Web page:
Rebeca Mutiso @rebeccamutheu
A one-roomed office with minimalist décor in Nairobi’s city centre houses a team of seven people working relentlessly to save the lives of people infected with tuberculosis.
They are not dressed in white dust coats; neither are they carrying around stethoscopes – they use a simple innovation to solve a complex problem of people who are on TB drugs falling back on treatment.
Keheala, the mobile health company they work for, is improving healthcare access and treatment outcomes for TB patients through a mobile phone platform, which is free to download and a web platform. They remind them to take drugs at the correct time through an SMS. The patients can also raise any issue they are facing and can be connected to a doctor in case of an emergency.
The platform is available to the patients at any time of the day and the information shared is confidential, meaning that patients can ask questions they would be embarrassed to ask a doctor.
“We work closely with the national TB programme to ensure people stick to the treatment regime. This enhances cost-effectiveness. The process starts from the county coordinator, sub-county coordinator, clinicians up to the patients level,” says Edwin Nyakan, the project manager at Keheala.
Keheala means community in Hebrew and embodies their bid to increase treatment adherence among TB patients.
Their work is to reduce the TB prevalence rate in Kenya. According to the 2017 National TB prevalence rate survey, there are more TB cases in Kenya than previously estimated. The survey put the prevalence rate at 558 per 100,000 people while the World Health Organisation estimates that the rate is 222 per 100,000 people.
During the pilot study, 1,200 patients were enrolled into the system. 605 of them interacted with Keheala. They received SMS reminders to take their medicine and could contact clinicians working with Keheala anytime they needed assistance. The rest went through the normal treatment procedure where they are given drugs and visit the clinic regularly.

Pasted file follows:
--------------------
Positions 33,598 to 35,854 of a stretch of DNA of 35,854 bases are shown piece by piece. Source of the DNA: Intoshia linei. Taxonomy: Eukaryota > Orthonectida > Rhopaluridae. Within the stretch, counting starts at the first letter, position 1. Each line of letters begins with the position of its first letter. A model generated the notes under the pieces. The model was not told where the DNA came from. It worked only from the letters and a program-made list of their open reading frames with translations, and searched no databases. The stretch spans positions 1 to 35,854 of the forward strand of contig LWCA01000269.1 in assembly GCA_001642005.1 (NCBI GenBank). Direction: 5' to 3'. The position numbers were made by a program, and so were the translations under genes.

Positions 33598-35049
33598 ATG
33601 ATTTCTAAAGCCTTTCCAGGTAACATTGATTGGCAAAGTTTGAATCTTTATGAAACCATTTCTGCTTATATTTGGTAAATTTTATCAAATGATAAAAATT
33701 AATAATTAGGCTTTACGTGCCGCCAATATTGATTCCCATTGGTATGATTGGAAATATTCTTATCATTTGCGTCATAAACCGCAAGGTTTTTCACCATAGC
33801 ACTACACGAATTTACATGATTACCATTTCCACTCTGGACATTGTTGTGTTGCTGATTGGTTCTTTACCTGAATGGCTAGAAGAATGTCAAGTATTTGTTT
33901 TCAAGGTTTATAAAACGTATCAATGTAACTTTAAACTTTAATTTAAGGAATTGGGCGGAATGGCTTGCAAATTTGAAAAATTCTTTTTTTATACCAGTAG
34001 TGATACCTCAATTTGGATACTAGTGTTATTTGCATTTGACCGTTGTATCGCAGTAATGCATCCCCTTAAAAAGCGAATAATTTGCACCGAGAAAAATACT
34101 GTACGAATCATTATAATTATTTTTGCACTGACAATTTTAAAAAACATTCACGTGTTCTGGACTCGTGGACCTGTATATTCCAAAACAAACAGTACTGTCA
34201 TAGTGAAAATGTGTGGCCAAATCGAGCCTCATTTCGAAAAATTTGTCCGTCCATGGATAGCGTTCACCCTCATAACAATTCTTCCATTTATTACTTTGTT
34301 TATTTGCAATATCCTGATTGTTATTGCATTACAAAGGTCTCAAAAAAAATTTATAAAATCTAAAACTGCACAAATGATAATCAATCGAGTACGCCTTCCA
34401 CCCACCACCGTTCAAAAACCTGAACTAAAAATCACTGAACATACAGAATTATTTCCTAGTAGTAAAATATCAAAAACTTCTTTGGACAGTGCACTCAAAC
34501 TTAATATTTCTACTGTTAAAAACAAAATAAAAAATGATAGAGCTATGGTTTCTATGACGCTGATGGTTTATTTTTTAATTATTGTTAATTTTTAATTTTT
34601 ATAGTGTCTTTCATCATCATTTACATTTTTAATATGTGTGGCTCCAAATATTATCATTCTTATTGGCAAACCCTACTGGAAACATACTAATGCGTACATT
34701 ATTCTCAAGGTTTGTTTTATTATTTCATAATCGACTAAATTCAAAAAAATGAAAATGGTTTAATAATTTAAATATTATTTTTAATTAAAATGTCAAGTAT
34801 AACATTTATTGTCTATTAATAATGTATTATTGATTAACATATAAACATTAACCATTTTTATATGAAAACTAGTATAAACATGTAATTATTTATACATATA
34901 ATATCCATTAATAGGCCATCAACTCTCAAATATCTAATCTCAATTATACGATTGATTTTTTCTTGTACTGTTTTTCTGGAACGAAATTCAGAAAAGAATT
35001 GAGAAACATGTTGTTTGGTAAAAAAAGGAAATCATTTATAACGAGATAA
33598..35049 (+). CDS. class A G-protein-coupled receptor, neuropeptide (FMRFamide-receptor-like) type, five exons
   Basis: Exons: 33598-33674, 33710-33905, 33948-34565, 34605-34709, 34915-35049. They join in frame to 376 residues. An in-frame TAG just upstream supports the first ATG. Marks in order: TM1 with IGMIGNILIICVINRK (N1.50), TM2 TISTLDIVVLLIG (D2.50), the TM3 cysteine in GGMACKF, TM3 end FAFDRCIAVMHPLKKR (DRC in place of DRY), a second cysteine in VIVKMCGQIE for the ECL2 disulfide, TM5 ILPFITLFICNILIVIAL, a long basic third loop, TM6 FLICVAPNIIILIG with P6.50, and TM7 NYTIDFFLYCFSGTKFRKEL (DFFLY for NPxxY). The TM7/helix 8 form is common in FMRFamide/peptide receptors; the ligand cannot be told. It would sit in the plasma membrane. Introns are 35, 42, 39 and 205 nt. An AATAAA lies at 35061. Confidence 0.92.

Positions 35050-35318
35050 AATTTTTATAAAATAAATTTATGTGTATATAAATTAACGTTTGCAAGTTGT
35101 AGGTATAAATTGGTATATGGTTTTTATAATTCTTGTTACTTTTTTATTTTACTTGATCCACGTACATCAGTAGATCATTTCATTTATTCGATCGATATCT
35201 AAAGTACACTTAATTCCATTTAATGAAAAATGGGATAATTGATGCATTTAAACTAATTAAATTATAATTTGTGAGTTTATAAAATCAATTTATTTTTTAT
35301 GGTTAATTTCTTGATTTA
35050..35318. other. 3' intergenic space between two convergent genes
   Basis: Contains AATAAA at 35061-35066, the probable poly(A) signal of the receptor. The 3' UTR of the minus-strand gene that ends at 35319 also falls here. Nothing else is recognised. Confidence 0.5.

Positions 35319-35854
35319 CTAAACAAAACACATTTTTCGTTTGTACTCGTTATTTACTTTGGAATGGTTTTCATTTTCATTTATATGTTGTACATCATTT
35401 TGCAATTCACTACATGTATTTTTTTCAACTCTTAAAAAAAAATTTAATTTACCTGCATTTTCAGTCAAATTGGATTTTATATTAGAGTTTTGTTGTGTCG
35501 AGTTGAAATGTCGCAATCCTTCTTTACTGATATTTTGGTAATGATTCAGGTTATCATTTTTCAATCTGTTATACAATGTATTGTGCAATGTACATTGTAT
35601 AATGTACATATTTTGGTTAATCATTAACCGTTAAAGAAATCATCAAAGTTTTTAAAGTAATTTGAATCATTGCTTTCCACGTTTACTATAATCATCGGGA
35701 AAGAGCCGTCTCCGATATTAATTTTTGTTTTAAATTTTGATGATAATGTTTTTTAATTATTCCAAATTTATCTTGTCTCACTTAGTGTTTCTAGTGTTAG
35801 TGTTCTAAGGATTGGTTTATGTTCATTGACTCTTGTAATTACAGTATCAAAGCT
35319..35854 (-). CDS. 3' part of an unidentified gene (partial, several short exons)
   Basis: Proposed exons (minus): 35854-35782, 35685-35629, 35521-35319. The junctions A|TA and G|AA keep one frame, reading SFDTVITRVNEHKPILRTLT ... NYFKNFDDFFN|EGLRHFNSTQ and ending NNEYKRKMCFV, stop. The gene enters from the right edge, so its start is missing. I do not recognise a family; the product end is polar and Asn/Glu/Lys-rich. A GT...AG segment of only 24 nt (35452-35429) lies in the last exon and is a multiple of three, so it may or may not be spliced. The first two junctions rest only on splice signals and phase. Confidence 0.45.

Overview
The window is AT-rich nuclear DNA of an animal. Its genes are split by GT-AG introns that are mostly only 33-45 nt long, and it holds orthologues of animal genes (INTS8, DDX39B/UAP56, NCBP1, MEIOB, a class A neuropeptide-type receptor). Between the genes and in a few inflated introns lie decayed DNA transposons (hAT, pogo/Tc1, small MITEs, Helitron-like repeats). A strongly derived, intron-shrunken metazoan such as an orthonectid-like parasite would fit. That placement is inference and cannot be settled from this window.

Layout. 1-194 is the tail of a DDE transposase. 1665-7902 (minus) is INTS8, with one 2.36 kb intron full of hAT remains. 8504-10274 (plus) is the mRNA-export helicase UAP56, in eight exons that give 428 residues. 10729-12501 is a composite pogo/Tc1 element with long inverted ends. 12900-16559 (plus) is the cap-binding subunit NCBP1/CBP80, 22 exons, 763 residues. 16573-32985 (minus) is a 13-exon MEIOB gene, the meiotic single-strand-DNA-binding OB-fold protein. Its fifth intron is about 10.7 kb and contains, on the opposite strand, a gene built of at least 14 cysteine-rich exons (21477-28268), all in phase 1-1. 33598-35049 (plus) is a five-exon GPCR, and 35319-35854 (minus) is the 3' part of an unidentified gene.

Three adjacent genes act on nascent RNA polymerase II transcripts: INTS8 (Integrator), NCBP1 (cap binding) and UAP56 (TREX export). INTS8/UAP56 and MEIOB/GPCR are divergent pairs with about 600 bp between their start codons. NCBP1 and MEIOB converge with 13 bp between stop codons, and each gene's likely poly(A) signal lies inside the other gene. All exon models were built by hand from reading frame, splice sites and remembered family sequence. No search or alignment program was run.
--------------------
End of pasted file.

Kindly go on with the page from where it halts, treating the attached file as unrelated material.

The pilot study had a treatment success rate of 96 per cent compared to 87 per cent of the standard of care group. Only 4.2 per cent of patients using Keheala did not successfully complete treatment compared to 12.6 per cent of patients in the standard-of-care control group. At scale in Kenya, the pilot study saved the government Sh9.3 million.
This impact translates to 1,553 lives saved, 329 few drug resistant cases and Sh2.4 billion in savings. The project will now be upscaled to eight counties including Nairobi, Kisumu, Kakamega, Machakos, Mombasa, Kiambu, Turkana and Wajir.
What is fascinating about the team made up of the founder, Jonathan Rathauser, an American based in Israel, Nyakan the team leader and Jill Ondigo, Fridah Njeri, Faith Muchiri, Lewis Muriuki, Alice Mwikamba and Teresa Adhiambo, all support sponsors, is how each one of them has had a personal interaction with the disease.
One is a TB survivor, one is a nurse who has worked with TB patients and others have taken care of a family member living with the disease or a chronic condition. They understand the struggles the patients go through and therefore give a human face to the interaction between technology and care.
“Some the patients were stigmatised by TB while others did not know the cause of the disease or how to manage it. I remember my interaction with a 19-year-old girl at a clinic. She was there to pick her drugs but she did not know a lot of about the disease. She associated TB with HIV/Aids. When she got into the project she adhered to the treatment and could ask many questions. At the end of the treatment she did not feel stigmatised,” says Adhiambo.
Rathauser brought the team together in 2016 after coming to face with the disease while teaching Lacrosse to youth in Mukuru slums how to play the game when he came face -to-face with the impact of TB in slums.
Based on the success of the project in Kenya, the United Nations Development Programme (UNDP) has hired the company to implement the intervention for TB patients in Zimbabwe.